Data: What the Brexit deal means

What will a Brexit deal mean for me on personal data and GDPR?

There’s a short and a long answer to this. So, starting with the short answer. For four months, it doesn’t make much difference but don’t be complacent. The agreement is that essentially, we continue as we are for four months with an optional extra two months. This gives the EU up to six months to make an ‘adequacy’ decision which could then allow us to exchange personal data with the EU.

This though is where you need the longer answer. What is this ‘adequacy’ decision? And what should I do?

Current UK personal data legislation is based on the EU’s General Data Protection Regulation which sets standards of data protection and privacy which the UK Government in effect Brexit-proofed through the Data Protection Act 2018 in the UK. This in effect implemented it post the exit transition period into UK law, becoming the ‘UK GDPR’. 

However, the EU’s GDPR regime distinguishes between EU members and ‘third countries’, setting a series of hurdles for EU personal data to be ‘exported’ out of the EU to third countries.

So, from 1 January 2021, with the end of the Brexit transition period for the UK, the UK will become one of these ‘third countries’. This means that in order for personal data to be transferred from the EU to the UK, there needs to be ‘adequacy’ compared to EU standards for the transfer of the data. In effect this can either be via meeting one of the GDPR requirements, such as using Standard Contractual Clauses or Binding Corporate Rules, or through the EU confirming ‘adequacy status’ for the UK – this would allow EU/UK businesses and organisations to continue to exchange data freely as they had done pre-Brexit.

The Brexit deal, or more correctly the EU-UK Trade and Cooperation Agreement, did not grant this adequacy status itself. What it did do is to create a further transition period of four months in which the UK would not be treated as a third country for EU to UK transfers of personal data, mutually extendable by a further two months, thereby giving the European Commission up to six months in which to agree and adopt an adequacy decision. In the meantime, the period can be shortened if an adequacy decision is reached sooner and a framework is in place should the UK make changes to its data protection arrangements.

In the meantime, the UK Government has already decided that the EU and UK GDPRs are comparable and represent ‘adequate provisions’ for data flow from the UK to the EU.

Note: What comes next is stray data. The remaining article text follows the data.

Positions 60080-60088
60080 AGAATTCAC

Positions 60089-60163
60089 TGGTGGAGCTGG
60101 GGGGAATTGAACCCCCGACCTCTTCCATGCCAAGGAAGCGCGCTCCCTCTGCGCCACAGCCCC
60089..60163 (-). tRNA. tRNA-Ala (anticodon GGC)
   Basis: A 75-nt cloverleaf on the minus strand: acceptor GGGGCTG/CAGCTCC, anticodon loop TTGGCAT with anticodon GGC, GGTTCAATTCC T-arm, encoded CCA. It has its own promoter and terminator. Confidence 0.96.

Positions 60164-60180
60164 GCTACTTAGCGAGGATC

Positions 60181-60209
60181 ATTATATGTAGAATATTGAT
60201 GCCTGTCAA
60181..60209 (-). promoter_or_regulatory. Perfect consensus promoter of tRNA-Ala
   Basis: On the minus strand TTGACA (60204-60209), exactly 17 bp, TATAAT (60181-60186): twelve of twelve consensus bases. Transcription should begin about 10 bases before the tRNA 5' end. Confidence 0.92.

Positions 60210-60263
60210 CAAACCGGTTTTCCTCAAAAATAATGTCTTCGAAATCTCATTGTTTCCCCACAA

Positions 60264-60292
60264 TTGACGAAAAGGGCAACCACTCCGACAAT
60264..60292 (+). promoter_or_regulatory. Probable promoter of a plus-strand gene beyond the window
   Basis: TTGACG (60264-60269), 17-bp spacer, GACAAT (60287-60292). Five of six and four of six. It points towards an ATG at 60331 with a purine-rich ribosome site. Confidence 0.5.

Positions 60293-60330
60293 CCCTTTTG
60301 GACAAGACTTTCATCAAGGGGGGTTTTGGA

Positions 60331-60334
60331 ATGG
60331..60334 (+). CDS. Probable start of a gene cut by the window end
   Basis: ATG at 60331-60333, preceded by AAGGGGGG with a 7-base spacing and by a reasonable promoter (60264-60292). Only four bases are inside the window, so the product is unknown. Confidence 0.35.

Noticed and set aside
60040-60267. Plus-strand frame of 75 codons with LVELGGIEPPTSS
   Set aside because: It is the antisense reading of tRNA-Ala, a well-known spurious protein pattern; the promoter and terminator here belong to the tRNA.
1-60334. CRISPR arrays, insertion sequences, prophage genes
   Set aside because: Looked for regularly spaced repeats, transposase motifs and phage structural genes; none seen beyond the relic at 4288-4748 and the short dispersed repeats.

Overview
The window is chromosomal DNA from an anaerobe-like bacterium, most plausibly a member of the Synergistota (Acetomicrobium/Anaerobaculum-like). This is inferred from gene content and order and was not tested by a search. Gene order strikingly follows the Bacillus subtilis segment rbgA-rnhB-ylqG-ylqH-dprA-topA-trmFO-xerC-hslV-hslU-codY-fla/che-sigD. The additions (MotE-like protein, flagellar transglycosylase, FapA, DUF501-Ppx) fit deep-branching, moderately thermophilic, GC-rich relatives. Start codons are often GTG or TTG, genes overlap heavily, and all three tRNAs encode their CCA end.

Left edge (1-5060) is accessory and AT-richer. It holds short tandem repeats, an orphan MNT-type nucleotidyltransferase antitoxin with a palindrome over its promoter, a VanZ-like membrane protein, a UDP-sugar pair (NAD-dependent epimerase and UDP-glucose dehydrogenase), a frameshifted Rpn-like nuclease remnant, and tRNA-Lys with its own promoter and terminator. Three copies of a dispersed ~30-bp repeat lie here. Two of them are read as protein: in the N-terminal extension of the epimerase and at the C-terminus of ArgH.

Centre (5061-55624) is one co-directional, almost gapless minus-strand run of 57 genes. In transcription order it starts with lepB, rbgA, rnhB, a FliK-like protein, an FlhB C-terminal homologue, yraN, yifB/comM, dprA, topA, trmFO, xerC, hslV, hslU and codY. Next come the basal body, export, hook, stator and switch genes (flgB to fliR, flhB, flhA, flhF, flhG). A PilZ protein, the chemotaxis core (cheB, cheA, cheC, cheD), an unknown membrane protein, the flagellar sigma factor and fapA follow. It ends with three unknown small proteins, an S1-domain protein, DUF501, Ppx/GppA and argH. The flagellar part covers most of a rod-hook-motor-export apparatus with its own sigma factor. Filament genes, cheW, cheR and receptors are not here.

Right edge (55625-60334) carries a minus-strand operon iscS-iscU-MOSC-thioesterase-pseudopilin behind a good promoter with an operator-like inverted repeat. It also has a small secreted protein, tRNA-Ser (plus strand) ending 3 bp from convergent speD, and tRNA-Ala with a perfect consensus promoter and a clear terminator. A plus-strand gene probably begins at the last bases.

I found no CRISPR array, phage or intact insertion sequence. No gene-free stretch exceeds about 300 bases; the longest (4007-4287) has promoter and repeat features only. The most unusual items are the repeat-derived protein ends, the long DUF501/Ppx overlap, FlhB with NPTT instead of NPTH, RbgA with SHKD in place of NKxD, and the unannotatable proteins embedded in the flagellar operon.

So, should I worry? On the one hand, the UK GDPR being an implementation in effect of the EU’s GDPR, an adequacy decision should not be that difficult. However, it would be prudent not to assume one and on time. Especially as it requires a proposal from the European Commission, an opinion from the European Data Protection Board, approval by the representatives of EU countries and the adoption of the decision by the European Commission.

So now could be a good time to review what you have in your contracts on data transfers and ‘third countries’ such as the US. Just in case the UK does become a ‘third country’ for data transfer purposes. This is really about what gateways you have and whether, for example, you have the ‘Standard Contractual Clauses’ in place. These are contractual clauses adopted by the European Commission which in effect create a gateway for passing by data by creating contractual obligations on the data exporter and importer which can be directly enforced by individuals. These have recently been revised and the new ones are expected to be adopted by the European Commission in early 2021. Users then have twelve months to change their contracts.

But it’s also a good idea to review because, judging by the contracts and privacy policies we have reviewed, a significant number of businesses and organizations have been relying for transfers to the US on the US-EU Privacy Shield and have not taken account of its having been found not to be valid by the European Court of Justice in July 2020. This should have led many people to reviewing their use of it and relying instead on other means such as the Standard Contractual Clauses. Again, judging by what we have seen, there is a significant risk that organisations have not done this.

So our recommendation would be to use this as a prompt to review what you have in place. Six months is not long.

December 2020